Is YouTube Phenom a Marketing Hoax?
Posted on Sep 11, 2006
The Los Angeles Times uncovers evidence suggesting that one of YouTube’s biggest stars, a 16-year-old named Bree, or “Lonelygirl15,” is actually the product of a slick Hollywood marketing campaign.
Either way, it’s fascinating how quickly YouTube is changing the rules of the game.
Los Angeles Times:
Lonelygirl15 appears to be an innocent, home-schooled 16-year-old, pouring her heart out for her video camera in the privacy of her bedroom. But since May, her brief posts on the video-sharing site YouTube and the social networking hub MySpace have launched a Web mystery eagerly followed by her million-plus viewers: Who is this sheltered ingenue who calls herself “Bree,” and is she in some sort of danger ? or, worse, the tool of some giant marketing machine?
No one has publicly come forward to lay claim to her work, but she is starting to look as connected in Hollywood as any starlet. Three lonelygirl15-obsessed amateur Web sleuths set up a sting using tracking software that appears to show that e-mails sent from a lonelygirl15 account came from inside the offices of the Beverly Hills-based talent agency Creative Artists Agency.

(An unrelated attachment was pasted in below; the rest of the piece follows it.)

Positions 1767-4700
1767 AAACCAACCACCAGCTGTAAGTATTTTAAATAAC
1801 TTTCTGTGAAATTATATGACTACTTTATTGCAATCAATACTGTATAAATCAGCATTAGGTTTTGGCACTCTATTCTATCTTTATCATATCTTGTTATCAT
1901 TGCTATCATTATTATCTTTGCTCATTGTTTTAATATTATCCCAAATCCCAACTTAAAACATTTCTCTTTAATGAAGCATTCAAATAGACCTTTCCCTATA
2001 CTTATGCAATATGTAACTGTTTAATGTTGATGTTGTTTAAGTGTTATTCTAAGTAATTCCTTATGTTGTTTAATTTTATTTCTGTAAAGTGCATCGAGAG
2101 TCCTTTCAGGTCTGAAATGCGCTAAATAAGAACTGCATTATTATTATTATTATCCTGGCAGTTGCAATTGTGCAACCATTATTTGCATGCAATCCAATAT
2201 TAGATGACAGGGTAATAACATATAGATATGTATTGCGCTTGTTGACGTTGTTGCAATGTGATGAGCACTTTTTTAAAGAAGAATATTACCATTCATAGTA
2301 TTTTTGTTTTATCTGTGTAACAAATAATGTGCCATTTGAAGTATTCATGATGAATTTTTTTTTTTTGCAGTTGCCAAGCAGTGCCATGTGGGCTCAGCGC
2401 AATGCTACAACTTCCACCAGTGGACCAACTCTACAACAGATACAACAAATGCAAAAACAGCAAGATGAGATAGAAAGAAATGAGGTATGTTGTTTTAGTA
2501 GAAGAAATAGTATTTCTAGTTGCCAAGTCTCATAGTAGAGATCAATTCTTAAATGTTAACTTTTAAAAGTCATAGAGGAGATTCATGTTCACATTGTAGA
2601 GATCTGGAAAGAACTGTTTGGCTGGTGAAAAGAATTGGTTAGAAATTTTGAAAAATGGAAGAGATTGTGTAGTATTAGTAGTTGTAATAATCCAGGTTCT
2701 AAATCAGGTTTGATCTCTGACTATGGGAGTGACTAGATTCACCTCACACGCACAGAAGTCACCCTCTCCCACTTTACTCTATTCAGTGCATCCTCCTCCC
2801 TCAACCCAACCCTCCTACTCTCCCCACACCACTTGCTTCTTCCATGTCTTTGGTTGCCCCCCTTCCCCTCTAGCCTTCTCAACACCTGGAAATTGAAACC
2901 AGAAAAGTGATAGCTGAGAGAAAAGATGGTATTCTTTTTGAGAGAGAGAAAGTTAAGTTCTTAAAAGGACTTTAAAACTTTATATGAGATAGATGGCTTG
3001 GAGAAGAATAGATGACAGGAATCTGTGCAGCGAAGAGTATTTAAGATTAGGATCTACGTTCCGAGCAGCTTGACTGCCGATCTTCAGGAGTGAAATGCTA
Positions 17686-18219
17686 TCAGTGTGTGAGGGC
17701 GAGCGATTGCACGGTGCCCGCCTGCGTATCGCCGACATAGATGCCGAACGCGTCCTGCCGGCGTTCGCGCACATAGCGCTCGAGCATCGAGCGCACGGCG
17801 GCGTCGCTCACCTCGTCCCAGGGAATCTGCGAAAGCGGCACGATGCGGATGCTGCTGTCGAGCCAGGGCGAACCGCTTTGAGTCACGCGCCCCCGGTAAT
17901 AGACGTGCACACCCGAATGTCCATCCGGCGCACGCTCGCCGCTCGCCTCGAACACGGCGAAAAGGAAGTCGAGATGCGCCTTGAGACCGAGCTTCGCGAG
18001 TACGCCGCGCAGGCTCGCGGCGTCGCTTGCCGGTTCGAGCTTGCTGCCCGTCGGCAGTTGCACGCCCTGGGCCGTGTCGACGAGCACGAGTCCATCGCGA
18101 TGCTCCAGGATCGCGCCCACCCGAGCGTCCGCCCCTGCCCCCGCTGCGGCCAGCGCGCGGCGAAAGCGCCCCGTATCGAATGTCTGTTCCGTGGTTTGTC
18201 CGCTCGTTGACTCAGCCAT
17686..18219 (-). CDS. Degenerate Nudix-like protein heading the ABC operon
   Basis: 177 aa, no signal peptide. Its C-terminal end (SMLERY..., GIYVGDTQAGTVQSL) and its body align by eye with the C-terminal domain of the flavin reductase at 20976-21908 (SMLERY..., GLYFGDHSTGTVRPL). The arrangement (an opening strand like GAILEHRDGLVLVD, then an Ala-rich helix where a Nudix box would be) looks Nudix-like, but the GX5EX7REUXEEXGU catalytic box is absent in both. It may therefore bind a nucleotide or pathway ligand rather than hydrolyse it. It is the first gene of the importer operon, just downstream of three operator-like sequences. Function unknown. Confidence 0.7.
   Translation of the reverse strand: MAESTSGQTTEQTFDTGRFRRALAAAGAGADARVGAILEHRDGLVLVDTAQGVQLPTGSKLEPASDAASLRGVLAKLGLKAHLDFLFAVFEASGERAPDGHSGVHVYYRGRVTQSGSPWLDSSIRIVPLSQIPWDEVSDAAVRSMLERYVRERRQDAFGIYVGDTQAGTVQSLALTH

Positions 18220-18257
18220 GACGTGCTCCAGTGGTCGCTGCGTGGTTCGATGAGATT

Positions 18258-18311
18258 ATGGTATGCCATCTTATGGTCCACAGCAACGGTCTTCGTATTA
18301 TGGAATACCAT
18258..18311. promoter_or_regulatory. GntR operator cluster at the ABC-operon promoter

The apparent CAA link takes its place alongside other tantalizing pieces of evidence that lonelygirl15 is not who she claims to be: a copyright for the name obtained by an Encino lawyer, and a plot line that, leading speculation suggests, will turn out to be the lead-in to a horror movie’s marketing campaign.